Is it normal to constantly feel insufficient?

It's like I'll only ever be smart enough to realize what I'm lacking in any given moment

The questions are getting harder, I think that's a good sign. It almost seems like I'm on a constant loop though. It's kind of hard to explain

Is It Normal?
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  • Yes, it's normal to feel this way if you're my bank account.

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  • Your question is vague, but it sounds like you're referring to the phenomenon where the more we know about a subject, the better we understand how much we don't know.

    Ever heard of the Dunning-Kruger Effect? The basic idea is that low ability people don't possess the level of knowledge necessary to allow them to recognise their own lack of competence, so they tend to believe they know much more than they actually do. Many people are very comfortable in their blissful ignorance, so they belittle the opinions of experts and perform whatever mental gymnastics they need in order to dismiss all evidence that contradicts their opinions.

    Ironically, at the opposite end of the scale from people who know little but believe they know a lot, there are people who know a great deal about a subject but tend to underestimate their level of competence.

    Dunning-Kruger is what's going on with that guy you know who tells really unfunny jokes all the time but who believes he's such a great comedian he should have his own network TV show. It's also what's going on with anti-vaccine wingnuts, religious fundamentalists, climate change deniers and the idiots who refuse to wear a face-mask during a pandemic. And of course the most glaring example of the effect whom we all know is the guy who's currently dividing his time between cheating on his golf courses, holding super-spreader events for his fans, lounging around his borrowed house watching Fox and Tweeting blatant lies.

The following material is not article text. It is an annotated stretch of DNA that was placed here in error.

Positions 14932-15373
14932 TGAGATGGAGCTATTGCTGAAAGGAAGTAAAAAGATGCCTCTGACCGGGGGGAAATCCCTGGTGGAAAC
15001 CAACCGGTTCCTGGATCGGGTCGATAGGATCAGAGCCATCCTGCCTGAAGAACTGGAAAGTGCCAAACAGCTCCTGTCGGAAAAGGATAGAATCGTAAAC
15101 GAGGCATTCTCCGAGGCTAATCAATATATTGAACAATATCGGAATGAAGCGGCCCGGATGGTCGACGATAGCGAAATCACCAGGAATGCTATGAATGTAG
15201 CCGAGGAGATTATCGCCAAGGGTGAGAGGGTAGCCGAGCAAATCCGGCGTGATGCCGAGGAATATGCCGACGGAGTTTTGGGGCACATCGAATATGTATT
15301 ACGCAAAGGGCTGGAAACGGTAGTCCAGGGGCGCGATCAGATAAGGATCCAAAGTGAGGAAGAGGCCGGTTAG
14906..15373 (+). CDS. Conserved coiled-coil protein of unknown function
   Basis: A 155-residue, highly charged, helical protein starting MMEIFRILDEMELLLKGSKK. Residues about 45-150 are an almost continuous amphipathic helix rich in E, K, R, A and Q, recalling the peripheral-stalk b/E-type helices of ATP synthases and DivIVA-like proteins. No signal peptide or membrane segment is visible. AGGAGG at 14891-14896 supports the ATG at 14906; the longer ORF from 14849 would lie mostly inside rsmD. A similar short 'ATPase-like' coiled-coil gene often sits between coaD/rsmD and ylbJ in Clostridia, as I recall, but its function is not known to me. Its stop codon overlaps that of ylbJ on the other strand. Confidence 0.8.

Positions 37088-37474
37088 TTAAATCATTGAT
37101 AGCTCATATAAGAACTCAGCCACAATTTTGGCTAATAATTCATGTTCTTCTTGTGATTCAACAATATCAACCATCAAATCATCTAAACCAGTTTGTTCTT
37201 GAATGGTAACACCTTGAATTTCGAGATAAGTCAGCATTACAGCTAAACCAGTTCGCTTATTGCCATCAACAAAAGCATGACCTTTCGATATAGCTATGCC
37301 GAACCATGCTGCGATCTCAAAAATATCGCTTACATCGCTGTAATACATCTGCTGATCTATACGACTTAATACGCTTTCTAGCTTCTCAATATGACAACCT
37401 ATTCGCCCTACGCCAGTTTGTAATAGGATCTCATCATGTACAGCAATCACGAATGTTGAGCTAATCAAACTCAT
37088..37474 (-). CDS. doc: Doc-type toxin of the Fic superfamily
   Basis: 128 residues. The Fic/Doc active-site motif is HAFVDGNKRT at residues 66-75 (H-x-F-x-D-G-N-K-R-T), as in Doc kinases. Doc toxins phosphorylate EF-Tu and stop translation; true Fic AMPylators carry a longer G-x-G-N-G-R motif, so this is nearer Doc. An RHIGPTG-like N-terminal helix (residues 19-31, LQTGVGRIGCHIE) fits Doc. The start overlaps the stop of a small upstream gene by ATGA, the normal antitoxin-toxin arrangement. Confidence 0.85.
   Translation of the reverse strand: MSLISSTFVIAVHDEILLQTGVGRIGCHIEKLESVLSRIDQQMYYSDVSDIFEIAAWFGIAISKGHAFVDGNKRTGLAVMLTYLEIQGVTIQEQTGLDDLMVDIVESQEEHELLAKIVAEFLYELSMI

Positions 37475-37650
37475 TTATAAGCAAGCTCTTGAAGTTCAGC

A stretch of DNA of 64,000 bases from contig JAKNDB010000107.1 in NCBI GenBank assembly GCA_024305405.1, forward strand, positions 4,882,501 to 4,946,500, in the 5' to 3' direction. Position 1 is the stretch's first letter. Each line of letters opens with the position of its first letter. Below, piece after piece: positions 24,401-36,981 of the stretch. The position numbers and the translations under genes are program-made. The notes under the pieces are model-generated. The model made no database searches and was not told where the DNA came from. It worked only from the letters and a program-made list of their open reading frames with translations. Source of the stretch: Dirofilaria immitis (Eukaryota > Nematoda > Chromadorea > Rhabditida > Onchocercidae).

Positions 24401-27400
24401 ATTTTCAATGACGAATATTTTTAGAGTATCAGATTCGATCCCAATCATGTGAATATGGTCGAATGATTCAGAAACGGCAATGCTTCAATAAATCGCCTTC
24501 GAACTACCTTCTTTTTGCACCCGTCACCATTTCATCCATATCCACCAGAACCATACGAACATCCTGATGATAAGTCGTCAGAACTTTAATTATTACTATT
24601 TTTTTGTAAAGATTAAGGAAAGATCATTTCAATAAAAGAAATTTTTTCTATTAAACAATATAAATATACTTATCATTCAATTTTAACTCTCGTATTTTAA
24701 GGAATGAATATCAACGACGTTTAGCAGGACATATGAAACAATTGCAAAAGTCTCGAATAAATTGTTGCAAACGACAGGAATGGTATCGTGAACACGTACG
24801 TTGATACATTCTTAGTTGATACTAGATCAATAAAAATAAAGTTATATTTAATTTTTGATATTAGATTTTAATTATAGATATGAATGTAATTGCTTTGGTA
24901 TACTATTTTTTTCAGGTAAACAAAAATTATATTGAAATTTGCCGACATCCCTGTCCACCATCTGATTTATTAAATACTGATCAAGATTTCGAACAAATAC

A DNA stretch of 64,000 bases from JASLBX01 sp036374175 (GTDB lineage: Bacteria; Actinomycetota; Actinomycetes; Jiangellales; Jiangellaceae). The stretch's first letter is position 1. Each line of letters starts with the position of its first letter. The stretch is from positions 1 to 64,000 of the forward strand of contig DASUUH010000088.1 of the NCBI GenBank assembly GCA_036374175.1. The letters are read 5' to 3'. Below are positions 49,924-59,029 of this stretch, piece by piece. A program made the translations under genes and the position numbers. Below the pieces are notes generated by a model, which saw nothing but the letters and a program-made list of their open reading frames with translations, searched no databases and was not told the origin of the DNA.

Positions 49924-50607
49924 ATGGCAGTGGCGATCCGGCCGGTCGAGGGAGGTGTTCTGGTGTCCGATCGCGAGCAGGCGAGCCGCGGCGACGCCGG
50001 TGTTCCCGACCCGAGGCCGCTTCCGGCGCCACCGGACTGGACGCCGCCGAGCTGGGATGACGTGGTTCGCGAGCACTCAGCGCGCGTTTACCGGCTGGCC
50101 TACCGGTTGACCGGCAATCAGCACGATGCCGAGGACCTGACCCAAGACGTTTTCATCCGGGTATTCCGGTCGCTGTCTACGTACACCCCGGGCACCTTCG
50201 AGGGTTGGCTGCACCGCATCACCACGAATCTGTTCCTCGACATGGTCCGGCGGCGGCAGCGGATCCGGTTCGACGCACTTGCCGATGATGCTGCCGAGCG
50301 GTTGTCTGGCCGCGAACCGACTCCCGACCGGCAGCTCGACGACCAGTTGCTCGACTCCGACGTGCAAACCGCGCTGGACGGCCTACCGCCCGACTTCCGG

But we're all liable to fall into the Dunning-Kruger trap. It's human nature to want to believe that our understanding of the world is good, we're competent and we don't believe things that are just totally wrong. The best way to limit the effect is to be aware of the danger and to not be afraid to admit the limits of your knowledge to yourself and others.

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    • I heard something similar to that, those that aren't experienced at something think they're the best and those that are experienced at something think everyone's at their level

      But my situation is like, I go through an event and learn from it and feel like I would do better next time, and I have when I've gone through the same thing again, but more often than not I go through something new or different and I don't know what to do.

      I try to remain calm, I feel my heart beat which keeps me from succumbing to the adrenaline, and I try to act as best I can with what I know. I try to observe myself and the other person in the moment for clues, and sometimes it works, but mostly I don't know how to respond so I reserve myself heavily.

      It's like I know what to do under specific scenarios but I don't have any "in general" rules or anything like that, so when I don't know I clam up which makes it harder to learn but also keeps me safe

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